For just over 3 years BattlBox has been mailing little cardboard boxes full of camping, hiking, tactical, survival, and EDC gear to people all over the country — including me, once. They’re a growing name in the community and, in my opinion, doing a great job at spreading the tools and knowledge critical to being a man’s man.
Finding success in their main pursuit, the folks there decided to create a line of their own original products under the new brand name BattlTac (not to be confused with the airsoft situational awareness app). The first of those products is this every-day-carry poker thing based on the Kubotan tool popularized in the United States in the 1970s.
The Kubotan is an intermediate last resort self-defense weapon designed to control or deter an assailant through pressure point holds and painful submission moves. The Kubotan started as something you carry on a keychain and has evolved into the independent spike you see here.
I have been carrying this pokey boy for a couple weeks with much success. I haven’t really needed to use it, but it stays where I need and is easy to deploy.
WHAT: BattlTac Kubotan EDC spike with clip. Weighs next to nothing and is a little thicker and longer than a normal pen. Costs $25, which is in line with other similar EDC tools.
WHEN: Out and about every day. If you’ve got the extra pocket space. Good for crowded places where a gun or large knife wouldn’t be practical.
WHERE: In a hip pocket. If you carry it in a back pocket it’ll be super uncomfortable to sit on.
HOW: Use the little clip.
PRACTICAL APPLICATION: It sits high when clipped on; the ring is very obvious and shiny. This kubotan draws attention. I have to just drop it in my back pocket next to my wallet to carry it successfully.
For what it is designed to do, this thing is great. It is solid and hurts like Hades when poked into ribs, pressure points, the neck, or other soft bits on the human body. The armpit is a great place to jam this. Get an arm around the person you’re trying to control with this in your hand, make sure the point is facing them, and they’ll submit pretty quickly — at least, that’s how it worked with my friends (sorry guys).
As a tool to carry out and about in Miami, it didn’t really work for me. The clip on the Kubotan sits too low, so the tool sits very high above the pocket. Carried fully in a pocket, it creates a weird bulge and can get uncomfortable.
A second, more valuable insight on this tool, is the connotation carrying something like this gives to others and to authorities that might spot it if searched. A cop buddy of mine asked “What is that?” and I pulled it out. He said “This is only good for one thing,” and got me thinking.
I generally don’t carry EDC tools outside of my knife, a robust pen, or my favorite nail because I can easily write those things off as commonplace: “Oh, I am a dockmaster, I use it at work,” or “Oh, I’m building a deck at work, sorry,” and the items fall back into the everyday item category. A purpose-built spike however, has no dual purpose and is only good for assault or self-defense. If you want to blend in, this might not be the best pick.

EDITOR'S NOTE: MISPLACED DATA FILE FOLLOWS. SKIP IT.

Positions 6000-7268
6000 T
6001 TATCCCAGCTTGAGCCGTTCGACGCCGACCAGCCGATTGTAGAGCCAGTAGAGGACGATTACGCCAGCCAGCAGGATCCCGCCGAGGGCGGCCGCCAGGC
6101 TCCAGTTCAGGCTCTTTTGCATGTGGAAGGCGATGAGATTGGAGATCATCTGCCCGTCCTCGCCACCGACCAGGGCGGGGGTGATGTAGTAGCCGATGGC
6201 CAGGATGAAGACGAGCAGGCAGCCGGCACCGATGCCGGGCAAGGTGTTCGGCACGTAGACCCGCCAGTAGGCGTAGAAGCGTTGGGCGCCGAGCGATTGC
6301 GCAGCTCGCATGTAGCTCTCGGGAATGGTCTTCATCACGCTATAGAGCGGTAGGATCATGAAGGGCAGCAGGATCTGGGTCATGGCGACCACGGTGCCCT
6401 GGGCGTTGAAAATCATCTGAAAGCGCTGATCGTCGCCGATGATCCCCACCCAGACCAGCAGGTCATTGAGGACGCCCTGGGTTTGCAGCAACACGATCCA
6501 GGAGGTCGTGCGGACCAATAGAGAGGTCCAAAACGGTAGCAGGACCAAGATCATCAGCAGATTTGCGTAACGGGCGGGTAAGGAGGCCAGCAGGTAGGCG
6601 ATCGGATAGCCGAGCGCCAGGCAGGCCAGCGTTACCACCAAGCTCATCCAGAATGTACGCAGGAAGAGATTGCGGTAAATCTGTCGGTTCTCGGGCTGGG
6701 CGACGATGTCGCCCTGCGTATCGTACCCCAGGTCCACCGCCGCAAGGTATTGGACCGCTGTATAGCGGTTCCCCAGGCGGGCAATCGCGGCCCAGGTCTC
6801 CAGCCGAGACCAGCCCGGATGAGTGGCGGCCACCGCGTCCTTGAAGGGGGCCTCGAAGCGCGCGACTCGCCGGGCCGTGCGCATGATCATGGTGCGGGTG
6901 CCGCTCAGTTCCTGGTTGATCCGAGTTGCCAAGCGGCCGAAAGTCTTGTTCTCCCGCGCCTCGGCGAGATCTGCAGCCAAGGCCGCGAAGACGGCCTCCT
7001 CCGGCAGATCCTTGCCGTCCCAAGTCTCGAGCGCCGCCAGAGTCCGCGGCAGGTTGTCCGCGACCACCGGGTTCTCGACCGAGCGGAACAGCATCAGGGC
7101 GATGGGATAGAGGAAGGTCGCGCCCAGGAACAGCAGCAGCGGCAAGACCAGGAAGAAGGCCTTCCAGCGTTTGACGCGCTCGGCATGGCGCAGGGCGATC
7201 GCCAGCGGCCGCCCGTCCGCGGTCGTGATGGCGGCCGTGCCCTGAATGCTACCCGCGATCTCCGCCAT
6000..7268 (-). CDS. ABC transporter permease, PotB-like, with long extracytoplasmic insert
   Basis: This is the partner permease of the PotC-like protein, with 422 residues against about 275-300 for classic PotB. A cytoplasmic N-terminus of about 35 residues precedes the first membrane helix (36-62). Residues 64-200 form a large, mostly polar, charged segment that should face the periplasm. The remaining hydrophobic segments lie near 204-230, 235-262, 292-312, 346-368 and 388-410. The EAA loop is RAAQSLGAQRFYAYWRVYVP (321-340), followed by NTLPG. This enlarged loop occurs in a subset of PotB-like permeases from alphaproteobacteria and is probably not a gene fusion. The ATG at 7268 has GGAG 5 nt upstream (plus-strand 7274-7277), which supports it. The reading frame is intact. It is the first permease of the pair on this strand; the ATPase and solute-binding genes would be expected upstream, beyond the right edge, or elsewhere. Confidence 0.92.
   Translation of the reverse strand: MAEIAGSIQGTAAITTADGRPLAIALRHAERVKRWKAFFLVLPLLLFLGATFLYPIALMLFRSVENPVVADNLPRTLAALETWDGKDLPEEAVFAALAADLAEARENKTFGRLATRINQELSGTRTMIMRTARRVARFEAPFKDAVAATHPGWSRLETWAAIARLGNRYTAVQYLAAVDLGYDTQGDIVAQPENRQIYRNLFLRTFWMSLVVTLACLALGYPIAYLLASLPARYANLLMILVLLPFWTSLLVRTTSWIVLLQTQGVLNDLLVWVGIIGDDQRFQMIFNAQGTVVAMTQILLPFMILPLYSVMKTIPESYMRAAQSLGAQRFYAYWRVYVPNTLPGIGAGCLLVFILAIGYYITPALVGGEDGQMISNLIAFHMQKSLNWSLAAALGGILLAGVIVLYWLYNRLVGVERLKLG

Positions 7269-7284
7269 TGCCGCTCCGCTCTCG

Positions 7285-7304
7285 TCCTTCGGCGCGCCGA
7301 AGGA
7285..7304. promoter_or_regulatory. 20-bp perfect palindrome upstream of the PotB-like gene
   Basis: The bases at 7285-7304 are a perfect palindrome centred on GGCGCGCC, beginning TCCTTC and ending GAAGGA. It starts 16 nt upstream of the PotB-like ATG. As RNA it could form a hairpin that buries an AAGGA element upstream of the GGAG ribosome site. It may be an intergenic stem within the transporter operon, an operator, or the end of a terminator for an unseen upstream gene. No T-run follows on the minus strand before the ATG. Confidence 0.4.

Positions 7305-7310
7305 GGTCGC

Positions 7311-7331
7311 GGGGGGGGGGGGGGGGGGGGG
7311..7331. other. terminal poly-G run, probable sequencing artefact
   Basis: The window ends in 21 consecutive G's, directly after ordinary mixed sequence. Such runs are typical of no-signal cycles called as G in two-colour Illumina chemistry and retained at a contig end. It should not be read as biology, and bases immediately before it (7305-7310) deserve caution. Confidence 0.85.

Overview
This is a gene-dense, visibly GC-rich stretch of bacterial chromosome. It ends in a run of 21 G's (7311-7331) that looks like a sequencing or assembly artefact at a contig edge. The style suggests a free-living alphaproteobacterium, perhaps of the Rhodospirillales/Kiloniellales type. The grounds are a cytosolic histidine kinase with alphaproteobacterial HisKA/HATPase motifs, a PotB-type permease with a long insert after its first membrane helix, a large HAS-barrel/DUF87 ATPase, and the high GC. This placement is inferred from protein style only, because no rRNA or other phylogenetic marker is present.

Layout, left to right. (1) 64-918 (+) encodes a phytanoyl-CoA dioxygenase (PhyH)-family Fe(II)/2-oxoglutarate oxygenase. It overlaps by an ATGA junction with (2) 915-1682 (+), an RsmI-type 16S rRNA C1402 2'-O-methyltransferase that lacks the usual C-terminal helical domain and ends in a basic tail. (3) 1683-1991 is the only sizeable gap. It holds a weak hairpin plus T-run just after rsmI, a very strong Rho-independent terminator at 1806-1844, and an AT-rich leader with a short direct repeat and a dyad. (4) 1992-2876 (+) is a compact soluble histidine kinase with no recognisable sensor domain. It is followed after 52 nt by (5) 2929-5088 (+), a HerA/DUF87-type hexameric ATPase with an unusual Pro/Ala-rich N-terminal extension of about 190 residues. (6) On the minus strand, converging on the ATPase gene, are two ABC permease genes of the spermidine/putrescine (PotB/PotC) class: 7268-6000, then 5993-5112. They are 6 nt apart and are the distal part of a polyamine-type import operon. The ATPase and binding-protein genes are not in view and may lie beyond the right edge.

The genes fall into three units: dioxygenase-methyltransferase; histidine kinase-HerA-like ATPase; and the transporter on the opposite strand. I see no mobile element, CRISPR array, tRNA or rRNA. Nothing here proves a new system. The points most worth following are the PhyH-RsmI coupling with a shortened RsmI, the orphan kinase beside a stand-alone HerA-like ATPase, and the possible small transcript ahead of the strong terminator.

This item’s physical form gives away its sole use immediately. The spike is for poking and the ring is for grip. Ah, the ring, I almost forgot. My assistant demonstrated a few different ways to use the ringed Kubotan on the person wielding it so the ring acts as a binding agent (quite painfully) on their fingers. I’ve broken all my fingers in weird ways and am not a fan of having one mangled by an aluminum ring — having my weapons used against me — in a self-defense situation.
May as well carry a knife if you’re going to carry an overt EDC tool. If this and a knife fall out of your pocket, what’s easier to justify?
Though well-constructed and good for what it is designed for (pressure point manipulation/submission moves), it is not good for carry option in a busy metropolitan area because it doesn’t blend in with the environment.
But it is great fun to train with and will definitely come back into rotation in specific situations.
I received this product as a courtesy from the manufacturer via Spotter Up so I could test it and give my honest feedback. I am not bound by any written, verbal, or implied contract to give this product a good review. All opinions are my own and are based off my personal experience with the product.
*The views and opinions expressed on this website are solely those of the original authors and contributors. These views and opinions do not necessarily represent those of Spotter Up Magazine, the administrative staff, and/or any/all contributors to this site.